Implied Consent and Other Constitutional Frauds

8 Pages Posted: 2 Apr 2012 Last revised: 19 May 2012

Stephen Kruger

Independent

Date Written: May 18, 2012

Abstract

The United States Supreme Court undoes the Fourth Amendment by snipping bits and pieces from the prohibition of unreasonable searches and seizures, and from the requirement of warrants for searches and seizures.

For travelers, a large patch was torn away by implied consent. Driving through highway “sobriety” checkpoints and walking through airport “security” checkpoints are rationalized as knowing waivers of the protections of the Fourth Amendment, although modern life is impossible without road travel and air travel.

The legal catch is that no court uses implied consent for the benefit of a party other than a government, or for a purpose other than circumvention of the Fourth Amendment.

Implied consent finds no anchor in the Fourth Amendment. That makes implied consent a Fourth Amendment fraud. Others are reasonable suspicion on the totality of the circumstances, profiling, the clairvoyance exception to probable cause, and Korematsu. Each Fourth Amendment fraud was made possible by the judicially-modified Fourth Amendment, the text of which is given.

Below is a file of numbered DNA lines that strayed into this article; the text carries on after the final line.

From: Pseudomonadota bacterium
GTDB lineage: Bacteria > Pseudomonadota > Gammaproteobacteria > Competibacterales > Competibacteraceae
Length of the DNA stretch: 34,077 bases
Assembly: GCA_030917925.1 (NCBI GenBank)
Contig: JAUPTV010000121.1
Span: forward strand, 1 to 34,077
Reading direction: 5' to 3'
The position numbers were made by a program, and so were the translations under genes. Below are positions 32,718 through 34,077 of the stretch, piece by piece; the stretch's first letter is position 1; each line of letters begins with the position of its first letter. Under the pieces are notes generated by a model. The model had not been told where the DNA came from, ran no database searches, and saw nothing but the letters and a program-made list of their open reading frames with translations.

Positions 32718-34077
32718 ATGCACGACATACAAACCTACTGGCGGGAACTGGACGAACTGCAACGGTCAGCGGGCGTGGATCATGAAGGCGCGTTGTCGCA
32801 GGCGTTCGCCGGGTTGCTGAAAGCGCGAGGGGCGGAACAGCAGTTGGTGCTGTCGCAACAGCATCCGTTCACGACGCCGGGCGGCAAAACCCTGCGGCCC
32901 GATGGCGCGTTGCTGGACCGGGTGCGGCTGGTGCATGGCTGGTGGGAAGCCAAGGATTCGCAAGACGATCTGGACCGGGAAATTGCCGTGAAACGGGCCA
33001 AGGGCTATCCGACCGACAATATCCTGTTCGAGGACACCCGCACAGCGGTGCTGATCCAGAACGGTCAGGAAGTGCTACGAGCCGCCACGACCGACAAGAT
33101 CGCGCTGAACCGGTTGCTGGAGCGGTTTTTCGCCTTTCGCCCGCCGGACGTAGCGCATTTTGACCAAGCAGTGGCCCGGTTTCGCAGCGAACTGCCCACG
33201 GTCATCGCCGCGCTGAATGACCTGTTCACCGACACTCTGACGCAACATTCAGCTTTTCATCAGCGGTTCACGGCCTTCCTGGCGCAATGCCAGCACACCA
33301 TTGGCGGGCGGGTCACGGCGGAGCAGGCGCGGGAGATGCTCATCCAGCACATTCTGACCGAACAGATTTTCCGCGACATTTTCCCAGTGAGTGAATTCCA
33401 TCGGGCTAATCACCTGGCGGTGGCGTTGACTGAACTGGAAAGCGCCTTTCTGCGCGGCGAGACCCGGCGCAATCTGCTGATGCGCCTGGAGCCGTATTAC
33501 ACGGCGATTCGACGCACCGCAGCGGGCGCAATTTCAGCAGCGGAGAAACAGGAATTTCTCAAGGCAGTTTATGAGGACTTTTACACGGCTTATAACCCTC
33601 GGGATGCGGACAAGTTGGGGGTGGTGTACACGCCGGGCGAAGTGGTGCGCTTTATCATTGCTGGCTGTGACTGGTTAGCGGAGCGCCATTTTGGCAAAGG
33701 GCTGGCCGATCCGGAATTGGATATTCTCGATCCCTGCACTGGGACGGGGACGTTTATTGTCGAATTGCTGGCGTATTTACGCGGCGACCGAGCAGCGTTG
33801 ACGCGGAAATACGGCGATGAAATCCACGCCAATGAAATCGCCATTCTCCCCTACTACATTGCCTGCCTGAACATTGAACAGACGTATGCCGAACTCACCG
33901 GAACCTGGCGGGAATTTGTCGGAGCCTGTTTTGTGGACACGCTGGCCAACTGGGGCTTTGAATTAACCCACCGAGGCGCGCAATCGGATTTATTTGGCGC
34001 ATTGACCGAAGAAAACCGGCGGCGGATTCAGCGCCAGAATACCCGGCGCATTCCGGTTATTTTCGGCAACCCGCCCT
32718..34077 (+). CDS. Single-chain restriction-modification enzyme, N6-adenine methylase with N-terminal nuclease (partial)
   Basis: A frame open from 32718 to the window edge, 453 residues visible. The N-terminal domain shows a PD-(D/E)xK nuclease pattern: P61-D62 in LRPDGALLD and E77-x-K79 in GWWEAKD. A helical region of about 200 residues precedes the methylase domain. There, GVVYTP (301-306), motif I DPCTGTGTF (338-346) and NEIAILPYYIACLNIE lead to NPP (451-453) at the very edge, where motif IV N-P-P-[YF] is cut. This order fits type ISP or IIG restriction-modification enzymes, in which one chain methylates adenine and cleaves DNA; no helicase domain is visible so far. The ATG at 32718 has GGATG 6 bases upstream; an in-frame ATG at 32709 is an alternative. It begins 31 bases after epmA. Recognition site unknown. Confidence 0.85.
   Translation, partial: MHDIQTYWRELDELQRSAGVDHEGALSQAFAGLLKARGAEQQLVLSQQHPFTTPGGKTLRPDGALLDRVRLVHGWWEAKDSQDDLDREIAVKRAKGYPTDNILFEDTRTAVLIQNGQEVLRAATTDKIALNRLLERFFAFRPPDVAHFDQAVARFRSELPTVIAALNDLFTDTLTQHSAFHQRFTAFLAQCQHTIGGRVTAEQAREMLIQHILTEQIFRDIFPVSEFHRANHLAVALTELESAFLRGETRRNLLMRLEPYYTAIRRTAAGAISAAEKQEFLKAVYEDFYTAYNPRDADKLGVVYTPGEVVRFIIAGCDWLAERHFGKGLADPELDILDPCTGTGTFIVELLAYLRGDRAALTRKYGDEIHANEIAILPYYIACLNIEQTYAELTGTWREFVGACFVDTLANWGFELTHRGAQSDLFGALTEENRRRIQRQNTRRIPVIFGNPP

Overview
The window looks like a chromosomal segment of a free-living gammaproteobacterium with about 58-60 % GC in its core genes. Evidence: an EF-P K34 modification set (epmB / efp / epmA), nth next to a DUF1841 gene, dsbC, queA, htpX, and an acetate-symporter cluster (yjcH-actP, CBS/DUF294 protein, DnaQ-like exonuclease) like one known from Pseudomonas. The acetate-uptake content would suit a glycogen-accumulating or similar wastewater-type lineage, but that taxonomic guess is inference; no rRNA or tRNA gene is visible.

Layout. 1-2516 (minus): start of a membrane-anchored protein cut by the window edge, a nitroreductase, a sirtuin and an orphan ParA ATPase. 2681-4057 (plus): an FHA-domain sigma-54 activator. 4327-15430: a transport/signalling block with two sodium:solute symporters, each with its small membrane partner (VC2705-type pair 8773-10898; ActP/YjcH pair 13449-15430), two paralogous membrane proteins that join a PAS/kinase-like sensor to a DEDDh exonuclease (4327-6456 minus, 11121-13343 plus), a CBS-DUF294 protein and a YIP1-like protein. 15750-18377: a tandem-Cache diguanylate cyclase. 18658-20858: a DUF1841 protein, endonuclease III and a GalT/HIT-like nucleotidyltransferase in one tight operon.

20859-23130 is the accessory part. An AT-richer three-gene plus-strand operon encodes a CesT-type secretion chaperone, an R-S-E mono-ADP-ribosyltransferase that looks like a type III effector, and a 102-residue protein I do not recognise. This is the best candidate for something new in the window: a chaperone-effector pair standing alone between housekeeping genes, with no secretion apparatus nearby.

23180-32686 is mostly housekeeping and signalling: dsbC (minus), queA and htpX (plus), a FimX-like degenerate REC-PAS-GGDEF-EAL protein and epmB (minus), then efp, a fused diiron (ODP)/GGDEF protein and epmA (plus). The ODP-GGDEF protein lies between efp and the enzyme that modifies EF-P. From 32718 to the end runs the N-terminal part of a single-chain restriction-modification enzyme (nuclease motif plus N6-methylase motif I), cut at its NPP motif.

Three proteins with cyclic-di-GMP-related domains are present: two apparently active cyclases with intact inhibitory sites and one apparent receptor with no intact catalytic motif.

Lawlessness is the main item on the calendar of the United States Supreme Court, so there will be no judicial rejection of any of those frauds.

Keywords: Fourteenth Amendment, Messerschmidt, profile, Sokolow, Wardlow

JEL Classification: K14, K42

Suggested Citation

Kruger, Stephen, Implied Consent and Other Constitutional Frauds (May 18, 2012). Available at SSRN: https://ssrn.com/abstract=2032681 or http://dx.doi.org/10.2139/ssrn.2032681

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